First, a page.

Investment bankers at some of Europe's biggest firms are braced for bosses to halve their bonus pools, with an expected jump in payouts for Wall Street's top-performing financiers and traders set to exacerbate a gulf between banks on either side of the Atlantic.
Banks have been calculating bonuses for staff as they prepare to post financial results for 2016.
Wall Street giants JP Morgan and Bank of America are the first to report earnings this week. With US banks again outperforming their European rivals many are expecting the rewards paid at Wall Street firms to dwarf those given to staff at European counterparts, particularly Italian lender UniCredit and Deutsche Bank.
"Frankly we're going to see far more cases of people receiving zero or very low bonuses than we've ever done in the past because for European banks there's going to be far less money around," said Jon Terry, a partner at PwC who specialises in financial services sector pay. He added some staff will receive no bonuses because stretched European banks will use their limited resources to reward and retain their best traders and financiers.
The bonus pools available for employees in the investment banking divisions of some lenders could be halved, he forecast. In contrast, staff at US firms are likely to see their payouts swell by up to 20 per cent.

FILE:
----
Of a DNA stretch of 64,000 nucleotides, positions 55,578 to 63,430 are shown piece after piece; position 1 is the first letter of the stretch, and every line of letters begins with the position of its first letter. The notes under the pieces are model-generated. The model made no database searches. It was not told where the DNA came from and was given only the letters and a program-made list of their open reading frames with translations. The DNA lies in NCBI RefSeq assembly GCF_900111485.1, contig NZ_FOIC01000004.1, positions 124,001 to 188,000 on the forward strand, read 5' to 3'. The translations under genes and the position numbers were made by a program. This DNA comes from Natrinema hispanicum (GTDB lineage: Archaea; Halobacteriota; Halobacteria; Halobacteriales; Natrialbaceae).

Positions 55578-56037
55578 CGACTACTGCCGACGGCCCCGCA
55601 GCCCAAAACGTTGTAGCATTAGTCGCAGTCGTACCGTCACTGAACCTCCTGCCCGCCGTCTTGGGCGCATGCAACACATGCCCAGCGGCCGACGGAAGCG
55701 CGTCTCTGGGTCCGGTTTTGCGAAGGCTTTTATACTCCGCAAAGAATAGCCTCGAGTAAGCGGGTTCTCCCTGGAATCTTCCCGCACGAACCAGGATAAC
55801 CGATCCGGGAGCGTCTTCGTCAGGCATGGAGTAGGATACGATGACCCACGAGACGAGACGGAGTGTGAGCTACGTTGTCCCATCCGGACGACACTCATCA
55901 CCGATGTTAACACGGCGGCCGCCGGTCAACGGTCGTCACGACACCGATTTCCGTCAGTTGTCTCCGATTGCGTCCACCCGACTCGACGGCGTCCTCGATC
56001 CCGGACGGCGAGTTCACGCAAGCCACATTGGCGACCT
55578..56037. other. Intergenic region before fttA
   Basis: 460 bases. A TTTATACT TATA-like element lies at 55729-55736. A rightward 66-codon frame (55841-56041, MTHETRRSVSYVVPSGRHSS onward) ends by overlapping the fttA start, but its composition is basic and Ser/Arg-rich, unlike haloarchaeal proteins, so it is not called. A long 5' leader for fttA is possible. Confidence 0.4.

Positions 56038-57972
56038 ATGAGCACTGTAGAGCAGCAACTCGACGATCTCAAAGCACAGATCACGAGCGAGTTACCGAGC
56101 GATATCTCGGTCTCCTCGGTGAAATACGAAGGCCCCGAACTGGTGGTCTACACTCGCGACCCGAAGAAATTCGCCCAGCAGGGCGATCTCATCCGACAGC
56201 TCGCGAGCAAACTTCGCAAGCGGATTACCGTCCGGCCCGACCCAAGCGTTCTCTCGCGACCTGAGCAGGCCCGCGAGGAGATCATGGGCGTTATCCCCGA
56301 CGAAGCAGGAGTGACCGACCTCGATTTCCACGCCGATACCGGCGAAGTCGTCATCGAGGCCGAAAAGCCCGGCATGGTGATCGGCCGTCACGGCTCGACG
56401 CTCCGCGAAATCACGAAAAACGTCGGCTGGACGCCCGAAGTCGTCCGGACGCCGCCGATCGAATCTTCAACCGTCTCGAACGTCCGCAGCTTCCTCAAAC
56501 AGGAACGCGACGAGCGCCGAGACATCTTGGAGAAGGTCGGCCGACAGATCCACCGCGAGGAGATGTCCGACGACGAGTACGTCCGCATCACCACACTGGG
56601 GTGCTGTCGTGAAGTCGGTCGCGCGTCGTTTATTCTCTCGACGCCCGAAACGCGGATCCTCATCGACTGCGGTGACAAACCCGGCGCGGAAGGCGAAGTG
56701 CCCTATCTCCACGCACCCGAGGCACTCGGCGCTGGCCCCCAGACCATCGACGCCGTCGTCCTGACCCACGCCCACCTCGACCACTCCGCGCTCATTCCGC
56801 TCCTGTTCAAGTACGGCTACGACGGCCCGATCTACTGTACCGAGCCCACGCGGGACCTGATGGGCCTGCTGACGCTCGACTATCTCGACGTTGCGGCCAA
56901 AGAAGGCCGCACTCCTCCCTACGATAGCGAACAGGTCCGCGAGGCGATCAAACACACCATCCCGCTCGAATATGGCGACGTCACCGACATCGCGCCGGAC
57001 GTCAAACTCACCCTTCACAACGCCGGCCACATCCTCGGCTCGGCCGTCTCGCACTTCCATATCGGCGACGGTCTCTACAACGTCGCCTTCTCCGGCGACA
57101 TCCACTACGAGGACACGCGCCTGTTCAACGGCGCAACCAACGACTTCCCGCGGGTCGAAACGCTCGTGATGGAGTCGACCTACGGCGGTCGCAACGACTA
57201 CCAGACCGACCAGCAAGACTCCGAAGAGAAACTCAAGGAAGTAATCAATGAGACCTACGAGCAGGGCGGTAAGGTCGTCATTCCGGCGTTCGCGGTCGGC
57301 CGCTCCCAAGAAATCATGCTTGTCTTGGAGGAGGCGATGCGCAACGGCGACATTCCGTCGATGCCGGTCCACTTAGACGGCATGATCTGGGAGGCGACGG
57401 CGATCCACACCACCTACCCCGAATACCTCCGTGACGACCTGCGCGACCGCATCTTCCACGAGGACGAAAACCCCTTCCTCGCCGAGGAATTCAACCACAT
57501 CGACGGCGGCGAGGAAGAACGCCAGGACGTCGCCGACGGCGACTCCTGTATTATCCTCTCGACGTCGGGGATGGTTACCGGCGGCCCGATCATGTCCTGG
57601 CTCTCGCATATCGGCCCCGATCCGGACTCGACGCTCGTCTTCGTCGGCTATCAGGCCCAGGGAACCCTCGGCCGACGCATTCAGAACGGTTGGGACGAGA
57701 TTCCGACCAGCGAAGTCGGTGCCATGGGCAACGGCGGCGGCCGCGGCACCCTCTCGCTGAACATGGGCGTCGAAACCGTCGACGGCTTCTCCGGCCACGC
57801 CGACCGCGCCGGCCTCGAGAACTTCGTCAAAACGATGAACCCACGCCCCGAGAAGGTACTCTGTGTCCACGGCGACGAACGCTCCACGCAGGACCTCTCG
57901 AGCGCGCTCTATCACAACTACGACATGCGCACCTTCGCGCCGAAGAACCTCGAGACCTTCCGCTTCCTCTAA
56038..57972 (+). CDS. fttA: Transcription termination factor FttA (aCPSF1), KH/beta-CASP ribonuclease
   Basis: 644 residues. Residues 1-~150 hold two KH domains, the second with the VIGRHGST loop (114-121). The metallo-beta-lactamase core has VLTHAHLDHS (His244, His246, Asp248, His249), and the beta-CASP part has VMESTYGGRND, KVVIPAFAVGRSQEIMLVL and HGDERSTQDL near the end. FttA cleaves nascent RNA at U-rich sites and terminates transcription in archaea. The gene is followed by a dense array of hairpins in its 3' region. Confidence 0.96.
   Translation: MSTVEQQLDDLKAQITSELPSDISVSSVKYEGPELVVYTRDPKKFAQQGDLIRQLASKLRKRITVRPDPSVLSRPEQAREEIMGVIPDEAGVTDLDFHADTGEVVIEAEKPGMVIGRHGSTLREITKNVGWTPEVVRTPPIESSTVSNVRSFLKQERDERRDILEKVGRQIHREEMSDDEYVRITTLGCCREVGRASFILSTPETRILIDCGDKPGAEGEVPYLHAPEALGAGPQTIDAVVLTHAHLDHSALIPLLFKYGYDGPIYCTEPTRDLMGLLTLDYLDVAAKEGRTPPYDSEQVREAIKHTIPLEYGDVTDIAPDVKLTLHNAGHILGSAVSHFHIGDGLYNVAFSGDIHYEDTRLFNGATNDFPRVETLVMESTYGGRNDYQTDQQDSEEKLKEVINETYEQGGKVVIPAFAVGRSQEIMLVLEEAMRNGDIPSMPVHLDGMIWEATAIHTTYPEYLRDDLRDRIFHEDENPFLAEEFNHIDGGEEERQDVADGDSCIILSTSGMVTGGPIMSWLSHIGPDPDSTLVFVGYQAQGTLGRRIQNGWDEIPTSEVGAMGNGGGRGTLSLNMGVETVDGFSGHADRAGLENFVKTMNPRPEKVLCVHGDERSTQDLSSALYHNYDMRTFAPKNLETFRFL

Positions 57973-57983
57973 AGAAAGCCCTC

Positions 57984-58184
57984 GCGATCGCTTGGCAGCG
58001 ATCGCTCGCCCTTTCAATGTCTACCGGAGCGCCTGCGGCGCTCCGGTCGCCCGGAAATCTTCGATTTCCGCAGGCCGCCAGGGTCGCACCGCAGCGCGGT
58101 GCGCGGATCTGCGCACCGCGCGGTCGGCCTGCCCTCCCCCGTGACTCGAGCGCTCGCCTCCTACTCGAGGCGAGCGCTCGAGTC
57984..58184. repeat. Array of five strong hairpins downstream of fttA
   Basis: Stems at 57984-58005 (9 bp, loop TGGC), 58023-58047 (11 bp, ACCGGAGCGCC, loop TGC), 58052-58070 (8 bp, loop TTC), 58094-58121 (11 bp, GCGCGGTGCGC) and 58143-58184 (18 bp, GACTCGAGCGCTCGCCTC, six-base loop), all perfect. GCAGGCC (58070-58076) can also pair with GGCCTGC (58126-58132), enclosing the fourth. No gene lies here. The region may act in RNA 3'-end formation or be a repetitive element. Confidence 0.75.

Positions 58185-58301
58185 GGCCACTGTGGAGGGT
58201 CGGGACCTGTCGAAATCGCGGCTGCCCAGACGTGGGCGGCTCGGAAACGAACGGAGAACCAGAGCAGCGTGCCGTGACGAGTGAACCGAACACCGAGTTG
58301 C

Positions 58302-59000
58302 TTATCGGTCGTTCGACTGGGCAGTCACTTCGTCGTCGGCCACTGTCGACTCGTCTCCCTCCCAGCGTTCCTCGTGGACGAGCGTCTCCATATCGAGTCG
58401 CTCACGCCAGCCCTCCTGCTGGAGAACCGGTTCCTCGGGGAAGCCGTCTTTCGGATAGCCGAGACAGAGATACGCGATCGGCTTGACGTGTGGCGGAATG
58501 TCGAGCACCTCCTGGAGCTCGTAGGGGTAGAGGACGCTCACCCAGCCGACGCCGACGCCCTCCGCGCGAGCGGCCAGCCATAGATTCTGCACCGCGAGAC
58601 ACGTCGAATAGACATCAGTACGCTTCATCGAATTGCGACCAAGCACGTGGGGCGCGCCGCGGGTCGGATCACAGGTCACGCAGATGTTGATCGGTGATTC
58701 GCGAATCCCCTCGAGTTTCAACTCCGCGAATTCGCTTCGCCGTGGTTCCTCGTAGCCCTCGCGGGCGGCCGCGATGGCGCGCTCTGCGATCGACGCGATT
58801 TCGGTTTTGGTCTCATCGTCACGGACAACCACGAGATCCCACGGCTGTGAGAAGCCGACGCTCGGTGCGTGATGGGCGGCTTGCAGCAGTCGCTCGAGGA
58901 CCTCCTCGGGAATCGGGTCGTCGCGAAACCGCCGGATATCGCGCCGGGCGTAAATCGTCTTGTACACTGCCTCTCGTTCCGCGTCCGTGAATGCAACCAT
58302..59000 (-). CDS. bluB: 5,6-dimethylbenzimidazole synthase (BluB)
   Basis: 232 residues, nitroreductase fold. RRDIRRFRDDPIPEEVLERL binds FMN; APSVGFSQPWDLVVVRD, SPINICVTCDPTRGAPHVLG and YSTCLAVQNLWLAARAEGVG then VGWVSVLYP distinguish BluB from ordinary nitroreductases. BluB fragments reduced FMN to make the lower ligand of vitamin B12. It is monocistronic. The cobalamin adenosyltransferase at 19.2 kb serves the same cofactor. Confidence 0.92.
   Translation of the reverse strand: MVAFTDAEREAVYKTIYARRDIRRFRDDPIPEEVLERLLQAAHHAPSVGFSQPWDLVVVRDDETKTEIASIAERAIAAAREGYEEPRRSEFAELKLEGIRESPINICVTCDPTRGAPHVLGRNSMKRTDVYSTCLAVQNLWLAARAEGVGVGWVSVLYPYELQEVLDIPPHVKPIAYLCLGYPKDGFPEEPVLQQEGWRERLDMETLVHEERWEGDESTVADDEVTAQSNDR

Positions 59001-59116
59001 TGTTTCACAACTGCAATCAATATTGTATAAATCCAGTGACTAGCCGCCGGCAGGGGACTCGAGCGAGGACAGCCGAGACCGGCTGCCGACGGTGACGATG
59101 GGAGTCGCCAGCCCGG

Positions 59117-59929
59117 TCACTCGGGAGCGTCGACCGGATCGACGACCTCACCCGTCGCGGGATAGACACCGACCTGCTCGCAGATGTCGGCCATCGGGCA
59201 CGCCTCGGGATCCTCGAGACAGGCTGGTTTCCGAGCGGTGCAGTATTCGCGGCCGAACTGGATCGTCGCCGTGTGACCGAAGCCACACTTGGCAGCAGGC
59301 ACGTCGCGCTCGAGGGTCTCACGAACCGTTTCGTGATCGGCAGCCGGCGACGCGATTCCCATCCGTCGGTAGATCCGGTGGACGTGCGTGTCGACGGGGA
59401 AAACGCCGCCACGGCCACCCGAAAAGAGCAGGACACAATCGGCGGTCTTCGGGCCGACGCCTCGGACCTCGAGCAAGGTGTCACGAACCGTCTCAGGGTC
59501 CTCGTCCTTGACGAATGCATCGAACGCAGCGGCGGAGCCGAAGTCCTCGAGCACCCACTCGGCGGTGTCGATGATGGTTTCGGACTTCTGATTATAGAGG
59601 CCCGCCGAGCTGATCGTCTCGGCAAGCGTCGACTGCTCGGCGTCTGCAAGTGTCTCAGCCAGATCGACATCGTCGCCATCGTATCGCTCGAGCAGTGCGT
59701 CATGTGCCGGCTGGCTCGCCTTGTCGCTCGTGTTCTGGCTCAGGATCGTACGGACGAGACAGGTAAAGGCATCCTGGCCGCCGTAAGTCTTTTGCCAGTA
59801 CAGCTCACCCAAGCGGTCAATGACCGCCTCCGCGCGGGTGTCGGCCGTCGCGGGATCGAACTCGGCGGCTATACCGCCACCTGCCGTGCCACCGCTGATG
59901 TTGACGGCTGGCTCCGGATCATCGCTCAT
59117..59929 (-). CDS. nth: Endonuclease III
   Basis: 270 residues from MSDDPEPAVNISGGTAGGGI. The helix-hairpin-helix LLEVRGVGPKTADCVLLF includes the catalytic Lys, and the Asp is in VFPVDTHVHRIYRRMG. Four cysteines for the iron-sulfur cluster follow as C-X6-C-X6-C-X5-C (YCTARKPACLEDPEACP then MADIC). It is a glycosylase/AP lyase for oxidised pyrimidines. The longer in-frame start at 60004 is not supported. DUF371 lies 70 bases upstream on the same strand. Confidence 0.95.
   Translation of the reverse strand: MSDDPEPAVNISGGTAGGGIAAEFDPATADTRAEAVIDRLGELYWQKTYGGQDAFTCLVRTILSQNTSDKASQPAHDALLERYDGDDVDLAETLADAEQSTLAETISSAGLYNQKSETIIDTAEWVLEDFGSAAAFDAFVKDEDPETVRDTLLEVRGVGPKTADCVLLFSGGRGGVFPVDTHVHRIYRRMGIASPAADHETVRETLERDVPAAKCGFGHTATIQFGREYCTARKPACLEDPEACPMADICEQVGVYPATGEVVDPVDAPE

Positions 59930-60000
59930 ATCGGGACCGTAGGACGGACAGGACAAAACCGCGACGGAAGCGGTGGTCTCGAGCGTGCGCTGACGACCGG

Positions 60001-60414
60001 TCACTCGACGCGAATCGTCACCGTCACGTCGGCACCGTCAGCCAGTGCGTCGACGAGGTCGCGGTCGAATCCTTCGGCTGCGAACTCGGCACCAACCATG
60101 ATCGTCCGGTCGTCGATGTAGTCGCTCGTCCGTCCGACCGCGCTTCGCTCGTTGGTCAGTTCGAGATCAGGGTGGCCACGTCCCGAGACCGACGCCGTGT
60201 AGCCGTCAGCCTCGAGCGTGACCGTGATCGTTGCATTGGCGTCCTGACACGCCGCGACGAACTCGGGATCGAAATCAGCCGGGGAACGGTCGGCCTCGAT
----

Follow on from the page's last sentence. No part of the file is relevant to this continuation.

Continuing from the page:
While Thomson Reuters data last week showed that total global investment banking fees fell 7 per cent to $US85 billion ($122b) in 2016, the top five fee-earning banks were all US firms, led by JP Morgan, which netted $5.8b. This is expected to be reflected in bonuses.
Employees in US banks' fixed income divisions are also likely to do better this year, after firms including Goldman Sachs, Bank of America and Citigroup enjoyed revivals in their bond trading divisions, which had been hit by a market downturn.
In Europe there is still public disquiet about levels of pay at financial services firms, making it harder for banks to hand out rewards on the scale enjoyed on Wall Street.
Scrutiny on pay is increasing in Britain following the publication of the Government's green paper into corporate governance last month.
Adding to pressure on the big banks is the rise of boutique firms such as Robey Warshaw and Centerview Partners, which are increasingly winning lucrative advisory roles on blockbuster deals.
Last week it emerged that Mayfair-based boutique Robey Warshaw had almost doubled profits to 36.6m ($64.69). Among the transactions the small firm worked on was FTSE 100 brewer SABMiller's 79b takeover by rival Anheuser-Busch InBev, the largest deal in British corporate history.